Double flowers

If you are planting your flower beds and hanging baskets this weekend, keep our dwindling population of pollinators in mind and please don’t plant double flowers.

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The Cycle of Life Continues!

by Simon Knight

After my amazing weasel encounter, which showed the daily fight for survival that happens within the park, and to which many people are oblivious; I was fortunate to witness the opposite of the weasel encounter – this time life being created. 

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A gallery of squirrels

We know they are an invasive alien species that inflicts terrible damage on our trees every year – but they are also much loved, long term park residents.

Header picture by Simon Knight

Park nightlife

Wildlife photographer Simon Knight has been sneaking up on our badgers. Click the green button for a little peek into the park’s nightlife.

Header picture: badgers at a bird feeder in Lambrok Close: by Jude Summers

A hunter in the trees

by Simon Knight

My walk in the park was short and definitely sweet last Sunday morning. My first sighting was of a sparrow hawk.

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Buff tailed bumblebees

The aerodynamically unlikely buff tailed bumble bee queens are out of hibernation and, buzzing around between the park’s spring flowers. Here is a video about their surprising flying skills:

Blunt-tailed Snake Millipede

The blunt-tailed snake millipede (Cylindroiulus punctatus) is tiny: it grows up to 25 mm. It is pale brown and its segments are coloured in a way that makes it look striped; it often has darker spots along each side. Its native habitat is the rotting wood and leaf litter of deciduous woodlands but it is just as happy to live in the untidier places in your garden. All millipedes feed on dead plant material, they are essential nutrient recyclers.

Both photographs are by Christophe Quintin.

An irresistibly astonishing fact!

At more than 70 years of age, Wisdom the Laysan albatross has hatched another chick. While we admit that the chances of seeing an albatross in our park run from highly unlikely to nil, some facts are just too astonishing and irresistible to be ignored.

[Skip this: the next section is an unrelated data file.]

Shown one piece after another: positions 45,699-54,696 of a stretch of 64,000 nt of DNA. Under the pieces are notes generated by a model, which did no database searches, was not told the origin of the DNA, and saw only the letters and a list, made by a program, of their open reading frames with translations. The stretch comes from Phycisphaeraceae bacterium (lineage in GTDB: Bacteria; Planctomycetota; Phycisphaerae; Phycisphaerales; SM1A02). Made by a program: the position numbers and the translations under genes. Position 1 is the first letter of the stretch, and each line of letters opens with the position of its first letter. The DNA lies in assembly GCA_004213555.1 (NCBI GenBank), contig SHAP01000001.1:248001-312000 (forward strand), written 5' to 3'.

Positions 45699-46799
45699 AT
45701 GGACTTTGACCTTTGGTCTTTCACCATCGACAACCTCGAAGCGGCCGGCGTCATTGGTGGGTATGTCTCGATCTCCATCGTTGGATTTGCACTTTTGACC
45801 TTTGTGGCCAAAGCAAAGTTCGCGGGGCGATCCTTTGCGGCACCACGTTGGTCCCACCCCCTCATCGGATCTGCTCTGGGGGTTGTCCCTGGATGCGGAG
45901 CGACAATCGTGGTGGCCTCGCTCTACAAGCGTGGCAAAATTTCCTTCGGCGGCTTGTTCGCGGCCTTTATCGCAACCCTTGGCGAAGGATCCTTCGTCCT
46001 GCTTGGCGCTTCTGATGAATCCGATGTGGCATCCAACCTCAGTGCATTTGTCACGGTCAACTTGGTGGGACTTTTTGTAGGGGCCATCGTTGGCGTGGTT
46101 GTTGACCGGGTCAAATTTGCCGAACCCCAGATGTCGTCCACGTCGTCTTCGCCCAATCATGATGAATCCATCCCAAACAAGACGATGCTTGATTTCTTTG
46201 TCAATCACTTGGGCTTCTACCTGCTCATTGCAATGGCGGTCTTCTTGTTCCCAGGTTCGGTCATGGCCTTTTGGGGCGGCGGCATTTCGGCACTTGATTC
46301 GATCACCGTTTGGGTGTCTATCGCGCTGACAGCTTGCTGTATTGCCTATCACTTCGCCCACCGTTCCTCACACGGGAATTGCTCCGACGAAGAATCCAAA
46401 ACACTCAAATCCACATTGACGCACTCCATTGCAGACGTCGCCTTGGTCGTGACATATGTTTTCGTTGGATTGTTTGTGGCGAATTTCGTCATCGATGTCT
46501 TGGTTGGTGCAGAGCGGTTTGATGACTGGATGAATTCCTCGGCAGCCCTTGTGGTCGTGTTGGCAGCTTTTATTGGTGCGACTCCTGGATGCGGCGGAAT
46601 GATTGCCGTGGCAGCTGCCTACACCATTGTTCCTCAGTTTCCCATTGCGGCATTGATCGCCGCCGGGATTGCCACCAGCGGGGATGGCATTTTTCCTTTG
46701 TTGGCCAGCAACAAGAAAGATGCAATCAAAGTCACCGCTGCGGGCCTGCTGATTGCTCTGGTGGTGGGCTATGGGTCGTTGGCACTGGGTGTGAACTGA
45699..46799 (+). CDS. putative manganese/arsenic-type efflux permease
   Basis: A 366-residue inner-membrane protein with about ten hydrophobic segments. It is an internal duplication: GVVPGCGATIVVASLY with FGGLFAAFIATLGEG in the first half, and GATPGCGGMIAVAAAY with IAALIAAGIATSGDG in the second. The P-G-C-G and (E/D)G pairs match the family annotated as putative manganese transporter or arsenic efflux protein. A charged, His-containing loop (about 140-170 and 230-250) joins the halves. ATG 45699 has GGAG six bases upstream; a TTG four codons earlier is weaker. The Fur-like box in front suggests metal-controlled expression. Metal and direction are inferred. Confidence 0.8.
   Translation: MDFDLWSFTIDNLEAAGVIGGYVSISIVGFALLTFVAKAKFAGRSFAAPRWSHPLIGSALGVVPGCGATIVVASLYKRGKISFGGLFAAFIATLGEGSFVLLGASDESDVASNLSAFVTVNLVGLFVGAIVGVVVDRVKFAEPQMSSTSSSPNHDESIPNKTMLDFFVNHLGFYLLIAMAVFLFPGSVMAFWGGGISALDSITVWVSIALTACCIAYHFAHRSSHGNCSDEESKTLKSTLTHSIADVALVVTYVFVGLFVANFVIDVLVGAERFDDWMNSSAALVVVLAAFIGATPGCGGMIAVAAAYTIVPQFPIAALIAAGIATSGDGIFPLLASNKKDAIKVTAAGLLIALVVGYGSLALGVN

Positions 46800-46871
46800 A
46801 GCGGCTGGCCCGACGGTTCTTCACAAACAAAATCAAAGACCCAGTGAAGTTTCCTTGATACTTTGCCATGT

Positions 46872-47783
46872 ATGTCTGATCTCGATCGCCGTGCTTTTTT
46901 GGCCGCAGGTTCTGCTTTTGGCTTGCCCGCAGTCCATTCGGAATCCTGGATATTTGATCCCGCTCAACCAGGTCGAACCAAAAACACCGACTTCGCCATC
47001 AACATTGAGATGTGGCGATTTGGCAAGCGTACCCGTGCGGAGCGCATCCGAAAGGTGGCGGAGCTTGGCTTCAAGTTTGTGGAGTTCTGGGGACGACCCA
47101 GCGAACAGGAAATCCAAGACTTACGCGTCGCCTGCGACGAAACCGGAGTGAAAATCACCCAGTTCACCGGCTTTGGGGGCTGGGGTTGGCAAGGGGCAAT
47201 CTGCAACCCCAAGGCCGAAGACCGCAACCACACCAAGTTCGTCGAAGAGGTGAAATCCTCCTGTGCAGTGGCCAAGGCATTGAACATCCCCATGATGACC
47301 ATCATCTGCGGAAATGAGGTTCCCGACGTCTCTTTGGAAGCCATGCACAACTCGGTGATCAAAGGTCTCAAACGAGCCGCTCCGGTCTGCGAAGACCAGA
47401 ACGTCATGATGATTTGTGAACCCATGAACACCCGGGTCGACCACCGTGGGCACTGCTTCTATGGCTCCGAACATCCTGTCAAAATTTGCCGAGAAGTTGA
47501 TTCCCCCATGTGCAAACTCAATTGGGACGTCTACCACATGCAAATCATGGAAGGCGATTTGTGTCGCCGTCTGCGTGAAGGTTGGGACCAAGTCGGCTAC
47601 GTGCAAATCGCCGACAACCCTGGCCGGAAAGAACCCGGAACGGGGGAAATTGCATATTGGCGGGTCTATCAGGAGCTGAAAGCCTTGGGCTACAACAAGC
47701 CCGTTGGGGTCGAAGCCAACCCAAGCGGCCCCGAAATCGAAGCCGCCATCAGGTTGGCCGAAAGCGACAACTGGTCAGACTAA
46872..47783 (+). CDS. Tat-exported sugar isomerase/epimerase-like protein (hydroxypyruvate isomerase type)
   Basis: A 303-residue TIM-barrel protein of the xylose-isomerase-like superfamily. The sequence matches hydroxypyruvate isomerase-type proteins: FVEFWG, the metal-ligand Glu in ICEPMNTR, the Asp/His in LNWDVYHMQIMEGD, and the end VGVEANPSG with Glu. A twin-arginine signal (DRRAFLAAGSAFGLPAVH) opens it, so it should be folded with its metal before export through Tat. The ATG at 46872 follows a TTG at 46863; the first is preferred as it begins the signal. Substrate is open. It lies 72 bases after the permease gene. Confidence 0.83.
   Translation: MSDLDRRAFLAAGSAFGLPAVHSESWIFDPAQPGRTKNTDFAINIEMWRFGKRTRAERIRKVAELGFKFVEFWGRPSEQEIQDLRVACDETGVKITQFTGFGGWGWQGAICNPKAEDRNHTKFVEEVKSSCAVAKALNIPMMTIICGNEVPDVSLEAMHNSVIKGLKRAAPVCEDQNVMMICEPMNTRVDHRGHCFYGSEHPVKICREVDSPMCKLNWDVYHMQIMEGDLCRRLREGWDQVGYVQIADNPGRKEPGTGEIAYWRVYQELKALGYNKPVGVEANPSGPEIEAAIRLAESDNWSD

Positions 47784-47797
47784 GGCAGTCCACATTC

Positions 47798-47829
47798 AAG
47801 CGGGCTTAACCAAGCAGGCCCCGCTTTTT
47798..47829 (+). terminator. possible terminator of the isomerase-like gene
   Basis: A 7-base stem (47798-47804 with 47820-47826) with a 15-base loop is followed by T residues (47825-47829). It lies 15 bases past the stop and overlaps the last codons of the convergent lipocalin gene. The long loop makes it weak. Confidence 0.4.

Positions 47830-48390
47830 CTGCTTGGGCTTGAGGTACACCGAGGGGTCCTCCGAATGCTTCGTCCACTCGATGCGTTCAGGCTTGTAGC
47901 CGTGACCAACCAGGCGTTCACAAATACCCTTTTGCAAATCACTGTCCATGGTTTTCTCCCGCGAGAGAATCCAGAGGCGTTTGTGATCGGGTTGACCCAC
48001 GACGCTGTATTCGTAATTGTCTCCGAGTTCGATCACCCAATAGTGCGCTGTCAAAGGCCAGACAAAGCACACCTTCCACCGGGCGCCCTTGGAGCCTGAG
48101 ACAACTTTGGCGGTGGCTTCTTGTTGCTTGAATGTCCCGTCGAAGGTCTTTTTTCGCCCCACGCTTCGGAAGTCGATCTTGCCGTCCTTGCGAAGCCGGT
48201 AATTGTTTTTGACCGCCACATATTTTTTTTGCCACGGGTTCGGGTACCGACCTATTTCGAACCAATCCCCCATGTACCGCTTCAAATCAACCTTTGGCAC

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Water Voles

 There are three species of vole in Britain: the short-tailed or field vole, the bank vole and the water vole, which is the largest of the three and by far the rarest. Water voles (Arvicola amphibius) have experienced one of the most rapid and serious declines of any British wild mammal ever…

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Returning chiffchaffs

Has anybody heard our chiffchaffs yet? This is the time of year when they come back from the Mediterranean and Africa to nest in the park and their unmistakeable call is a welcome sign that spring is here. Message or email us if you have heard them .

All these pictures were taken in the park by DKG.

The Eurasian collared dove, Streptopelia decaocto, seems ubiquitous: one of the park’s noisiest and most common species. But it wasn’t always so.

How come?

Endangered flight corridor

Of the 18 species of bats native to Britain, 13 have been identified in Southwick Country Park, in Southwick Court, and in the green fields between Trowbridge and Southwick. The thirteen includes the rare and endangered lesser horseshoe bat, a Priority Species in the UK Biodiversity Action Plan, and the internationally protected Bechstein’s bat, one of the rarest mammals in the UK.

Read on to see how proposed development will harm the bats’ habitat

Nesting

At this time of year, the reserve’s blue tits are looking for nest holes in our old trees. The ash tree at Fiveways harbours a nest every year and the newly fenced oak near at the bottom of the Arboretum seems to have attracted more than one pair already.

Here is a video of a female blue tit building a nest while, outside, the male guards the site from marauders and thieves.

Video from The Nest Box
Header picture by Simon Knight

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